A House Without Windows
Tags Legal thriller
- Author: Nadia Hashimi
- Year of publication: 2016
- Publisher: HarperCollins
- Fiction / non: Fiction
- Recent / classic: Recent release
- Primary Category: Drama
- Additional categories: Drama
This book would appeal to you if
you admire the strength and courage people draw upon to overcome the hardships of life.
You probably wouldn't like this book if
you feel too overwhelmed when reading about confronting themes, like crime, imprisonment and injustice.
The key themes of this book are
The inner world of families
Afghan women’s desires
Faith, magic and mystique
The writing style isquite metaphorical throughout, with symbolic imagery and riddles to make philosophical points about subjects like women’s roles, family and the law.
This book is recommended as therapy because
it grips the reader’s attention, temporarily causing them to forget the problems in their own life. Hashimi’s characters face enormously difficult challenges in relation to Afghan law and society, such that as readers we become absorbed in their plight and curious about what happens next. Whilst confronting to read, A House Without Windows can inspire resilience within us. As the characters inch their way out of the piercing crises they become embroiled in, it may enhance our belief that we can also bounce back after life’s many curveballs.
The intended audience for this book is
... it could be women who have faced challenges amidst the legal system, but more generally, anyone who has faced any kind of difficulty in their life, and believes in justice.
Zeba, a seemingly ordinary Afghan housewife, has a dark imagination and poetic tendencies. Hashimi gives us a striking glimpse of her main character’s thoughts, before presenting her in a bloodstained scene beside her husband’s brutally murdered body. Naturally, a vengeful mob treats Zeba as the prime suspect who should be sentenced to death. When Zeba refuses to explain what happened, her village’s Chief of Police sends her to women’s prison Chil Mahtab – a house without windows.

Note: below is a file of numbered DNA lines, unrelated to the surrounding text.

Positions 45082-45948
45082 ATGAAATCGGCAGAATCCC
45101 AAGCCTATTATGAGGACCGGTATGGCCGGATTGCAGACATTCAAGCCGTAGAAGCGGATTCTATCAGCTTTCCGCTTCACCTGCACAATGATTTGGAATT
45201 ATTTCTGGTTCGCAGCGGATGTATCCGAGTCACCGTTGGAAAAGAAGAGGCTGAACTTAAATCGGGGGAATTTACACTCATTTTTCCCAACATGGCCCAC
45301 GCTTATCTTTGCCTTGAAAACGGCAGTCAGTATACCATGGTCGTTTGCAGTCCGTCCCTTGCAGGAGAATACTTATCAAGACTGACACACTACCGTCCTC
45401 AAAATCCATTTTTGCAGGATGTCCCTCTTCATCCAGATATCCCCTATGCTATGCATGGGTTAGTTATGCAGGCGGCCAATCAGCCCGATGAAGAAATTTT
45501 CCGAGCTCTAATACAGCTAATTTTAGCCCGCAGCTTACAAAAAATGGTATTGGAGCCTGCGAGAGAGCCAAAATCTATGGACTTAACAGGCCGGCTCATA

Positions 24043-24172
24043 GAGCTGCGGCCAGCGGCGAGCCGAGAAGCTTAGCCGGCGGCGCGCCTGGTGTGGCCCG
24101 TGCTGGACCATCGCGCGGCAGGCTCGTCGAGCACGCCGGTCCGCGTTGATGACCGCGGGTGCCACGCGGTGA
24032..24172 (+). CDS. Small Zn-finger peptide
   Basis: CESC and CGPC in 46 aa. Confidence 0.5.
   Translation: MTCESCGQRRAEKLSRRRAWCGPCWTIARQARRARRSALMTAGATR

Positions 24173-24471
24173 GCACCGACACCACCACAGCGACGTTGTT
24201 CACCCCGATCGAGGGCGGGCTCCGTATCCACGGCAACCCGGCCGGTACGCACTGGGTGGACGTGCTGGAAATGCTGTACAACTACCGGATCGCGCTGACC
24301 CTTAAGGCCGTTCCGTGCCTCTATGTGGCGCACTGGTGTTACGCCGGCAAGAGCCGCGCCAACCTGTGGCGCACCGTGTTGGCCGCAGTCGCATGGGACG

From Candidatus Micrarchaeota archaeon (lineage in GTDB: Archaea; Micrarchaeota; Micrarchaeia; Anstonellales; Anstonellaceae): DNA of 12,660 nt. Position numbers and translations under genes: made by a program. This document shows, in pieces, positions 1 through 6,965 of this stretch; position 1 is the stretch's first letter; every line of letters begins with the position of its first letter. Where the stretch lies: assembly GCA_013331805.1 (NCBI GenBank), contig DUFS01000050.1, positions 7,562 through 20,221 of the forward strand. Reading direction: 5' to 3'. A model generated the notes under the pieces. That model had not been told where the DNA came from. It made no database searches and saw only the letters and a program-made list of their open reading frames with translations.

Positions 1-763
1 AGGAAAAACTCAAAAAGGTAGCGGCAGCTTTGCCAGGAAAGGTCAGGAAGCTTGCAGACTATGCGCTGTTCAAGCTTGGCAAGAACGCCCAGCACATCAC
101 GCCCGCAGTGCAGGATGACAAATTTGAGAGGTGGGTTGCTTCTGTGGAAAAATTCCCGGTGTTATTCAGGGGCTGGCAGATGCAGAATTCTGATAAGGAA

Zeba shares a cell with Nafisa, who has been imprisoned to protect her from an honour killing; Latifa, who considers jail as a safe haven; and Mezghan, pregnant and unmarried, jailed for a ‘love crime’. Though Zeba is reluctant to consider herself as one of them, and they are wary of Zeba’s apparent status as a murderess, their relationship develops gradually out of boredom, curiosity and surprising revelations. Meanwhile, Zeba’s single mother, Gulnaz, a renowned sorceress, tries her own methods of helping Zeba’s case, for which she needs to regain Zeba’s trust and empathy. Zeba’s eldest son, Basir, tries to make sense of the incident involving his parents, unsure of whom to believe. Yusuf, Zeba’s Afghan-born, American-raised lawyer, enters this uncertain world in the hope of bringing some justice to his homeland. Can he see Zeba for who she really is, and defend her towards her rightful fate?
In this intense novel, Hashimi’s complex characters keep intriguing and surprising us at each turn. We are caught up in their mysterious, unstable world, trying to determine how each character should be perceived whilst hoping that justice will ultimately reign.
'"And women?” she asked thoughtfully. “What is the world to us?” ...
"Do you not know, my daughter? Our world is the spaces between the rocks and meat. We see the face that should but doesn’t smile, the sliver of sun between dead branches. Time passes differently through a woman’s body. We are haunted by all the hours of yesterday and teased by a few moments of tomorrow. That is how we live – torn between what has already happened and what is yet to come.”’ Page 138
‘”Zeba-jan, there’s a special kind of hurt in learning that your parents are not the angels or saviours you wish them to be. I know it well.”’ Page 142
‘He couldn’t possibly see, Gulnaz thought. Every family was a mystery to outsiders. There was no way to understand a father and his children or a husband and wife by sitting with them and asking a few questions.’ Page 166
‘”Our minds are wild beasts. We tame them with fear of God or punishment, but sometimes they refuse to cower. That’s when things turn ugly.”
Zeba understood her mother precisely. In the last few months she shared with her husband, she’d begun to feel exceptionally ugly.’ Page 195
‘No spell would change the fact that a woman’s worth was measured, with scientific diligence, in blood. A woman was only as good as the drops that fell on her wedding night, the ounces she bled with the turns of the moon, and the small river she shed giving her husband children.’ Page 201